Suddenly having strange tingly sensations, or even pain, in your fingers and hands? It's highly likely you're suffering from carpal tunnel syndrome (CTS).
What is it?
The carpal tunnel is a small passage which runs from your wrist to the bottom of your palm – it houses your median nerve, which is responsible for the feeling and movement you have in your hand. During pregnancy, when you might begin to suffer from a little water retention (or oedema for its medical term), pressure is put upon the nerve, and this can lead to some unpleasant symptoms.
The telltale signs of CTS are tingling (like pins and needles) and sometimes pain in the hand and fingers. The thumb side of the hand is most likely to be affected (so thumb, index and middle fingers, and sometimes the thumb side of the ring finger) but in the worst cases, the whole hand can be affected. If the condition worsens, the tingling can give way to numbness, and you might experience pain not only in your hand, but also aching in your wrist and forearm.
You could also notice that the affected fingers look a little swollen (always remove rings if you notice your hands are swelling) and as a result your skin might start to feel dry and a bit sore. You might lose some strength in your hand too, particularly your thumb, so be careful with hot drinks if you've noticed your grip is reduced.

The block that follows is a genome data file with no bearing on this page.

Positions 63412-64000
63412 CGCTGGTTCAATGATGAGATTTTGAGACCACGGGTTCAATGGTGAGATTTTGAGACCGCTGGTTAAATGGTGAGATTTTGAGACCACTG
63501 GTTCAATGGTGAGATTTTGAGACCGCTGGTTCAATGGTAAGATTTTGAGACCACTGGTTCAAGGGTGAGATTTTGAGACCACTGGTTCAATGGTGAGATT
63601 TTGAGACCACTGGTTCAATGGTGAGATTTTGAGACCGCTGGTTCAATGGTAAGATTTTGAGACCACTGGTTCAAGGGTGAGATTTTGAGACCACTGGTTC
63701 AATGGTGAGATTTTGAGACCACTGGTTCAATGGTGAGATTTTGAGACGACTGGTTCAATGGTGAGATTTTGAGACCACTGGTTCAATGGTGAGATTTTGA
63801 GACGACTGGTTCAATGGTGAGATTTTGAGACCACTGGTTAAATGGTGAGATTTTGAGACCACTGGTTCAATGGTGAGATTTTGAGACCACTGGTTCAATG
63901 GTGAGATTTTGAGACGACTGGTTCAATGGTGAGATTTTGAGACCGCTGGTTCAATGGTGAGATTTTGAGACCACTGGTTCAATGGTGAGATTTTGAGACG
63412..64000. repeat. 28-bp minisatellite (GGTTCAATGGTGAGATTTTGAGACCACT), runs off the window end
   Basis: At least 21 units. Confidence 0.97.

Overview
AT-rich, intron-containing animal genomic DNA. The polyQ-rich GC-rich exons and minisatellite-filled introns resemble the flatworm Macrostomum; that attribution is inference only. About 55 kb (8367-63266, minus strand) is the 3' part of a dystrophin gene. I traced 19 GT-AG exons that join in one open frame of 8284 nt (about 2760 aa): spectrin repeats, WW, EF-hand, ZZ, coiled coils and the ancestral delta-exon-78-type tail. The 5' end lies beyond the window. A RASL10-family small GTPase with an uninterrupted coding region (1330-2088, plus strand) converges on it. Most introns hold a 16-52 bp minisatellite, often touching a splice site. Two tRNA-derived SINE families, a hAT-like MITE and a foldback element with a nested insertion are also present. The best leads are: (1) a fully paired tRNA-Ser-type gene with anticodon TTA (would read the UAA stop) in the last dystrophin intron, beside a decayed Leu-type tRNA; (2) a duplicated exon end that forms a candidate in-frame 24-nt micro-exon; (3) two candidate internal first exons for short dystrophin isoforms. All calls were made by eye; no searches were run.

What can I do?
If CTS is really affecting you, you should go and see your GP who will assess whether you might benefit from some physiotherapy, or from wearing a splint to keep your wrist straight. A splint will maximise the space in the carpal tunnel, and hopefully offer some relief, but it's not exactly the most convenient of things if you have to wear it in the day time, so perhaps try some other things first.
Often the symptoms of CTS will be worse at night, and this might be because keeping your hands and arms in one position for long periods can aggravate CTS. So if the pain or sensations are waking you up, try just shifting position, or flexing your wrists/shaking your hands gently for a short time.
The NHS advises that repetitive use of the hands, as well as exposure to vibration, is likely to make CTS worse – while you're probably unlikely to be operating a chainsaw all day in your condition, you might be playing a musical instrument, or otherwise using your hands for a manual job, so bear that in mind! Interestingly, typing is not thought to be a major issue.
As you probably know, most painkillers are out of bounds during pregnancy, but you could try taking paracetamol to relieve any pain you are experiencing. Your midwife might recommend taking some vitamin B6, but be sure to get the okay before taking any supplements.
As with so many irritating (and downright painful) symptoms of pregnancy, CTS usually goes away of its own accord – by the time your newborn baby is 12 weeks old, hopefully you'll be shot of it.
Occasionally, the symptoms can last much longer, and rarely a woman will need to undergo treatment, such as the injection of steroids into the wrist, to reduce inflammation. But take heart, that's very unlikely.
What else could it be?
CTS is usually easy to distinguish because any swelling in the hand or hands is accompanied by tingling, pins and needles or pain. However, if you notice a sudden swelling in your hands, as well as your face, and this is accompanied by headaches and nausea or vomiting, see your doctor straight away, as these can be signs of pre-eclampsia.
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